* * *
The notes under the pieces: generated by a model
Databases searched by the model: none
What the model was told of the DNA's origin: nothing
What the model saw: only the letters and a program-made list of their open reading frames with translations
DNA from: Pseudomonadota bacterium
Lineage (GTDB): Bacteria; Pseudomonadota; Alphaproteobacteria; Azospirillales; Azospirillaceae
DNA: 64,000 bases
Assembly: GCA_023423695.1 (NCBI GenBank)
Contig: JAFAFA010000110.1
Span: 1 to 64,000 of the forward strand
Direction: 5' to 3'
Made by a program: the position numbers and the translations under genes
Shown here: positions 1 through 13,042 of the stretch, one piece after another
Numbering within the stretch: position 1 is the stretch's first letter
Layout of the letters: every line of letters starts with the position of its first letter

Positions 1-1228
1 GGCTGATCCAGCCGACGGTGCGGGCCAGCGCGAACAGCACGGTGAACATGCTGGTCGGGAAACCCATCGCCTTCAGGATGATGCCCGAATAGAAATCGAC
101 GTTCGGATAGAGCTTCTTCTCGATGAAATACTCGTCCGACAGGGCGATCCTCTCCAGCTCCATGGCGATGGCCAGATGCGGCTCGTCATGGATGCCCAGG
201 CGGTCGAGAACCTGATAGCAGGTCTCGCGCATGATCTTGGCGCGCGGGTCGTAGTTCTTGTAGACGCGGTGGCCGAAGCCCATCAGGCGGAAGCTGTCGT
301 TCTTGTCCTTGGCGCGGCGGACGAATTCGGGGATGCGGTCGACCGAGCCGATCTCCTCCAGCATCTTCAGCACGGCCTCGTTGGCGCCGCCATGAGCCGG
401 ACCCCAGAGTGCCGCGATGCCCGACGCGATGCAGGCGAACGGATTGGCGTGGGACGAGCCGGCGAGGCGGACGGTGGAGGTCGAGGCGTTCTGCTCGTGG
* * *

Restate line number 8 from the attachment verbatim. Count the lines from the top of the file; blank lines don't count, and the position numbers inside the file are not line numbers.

Assembly: GCA_023423695.1 (NCBI GenBank)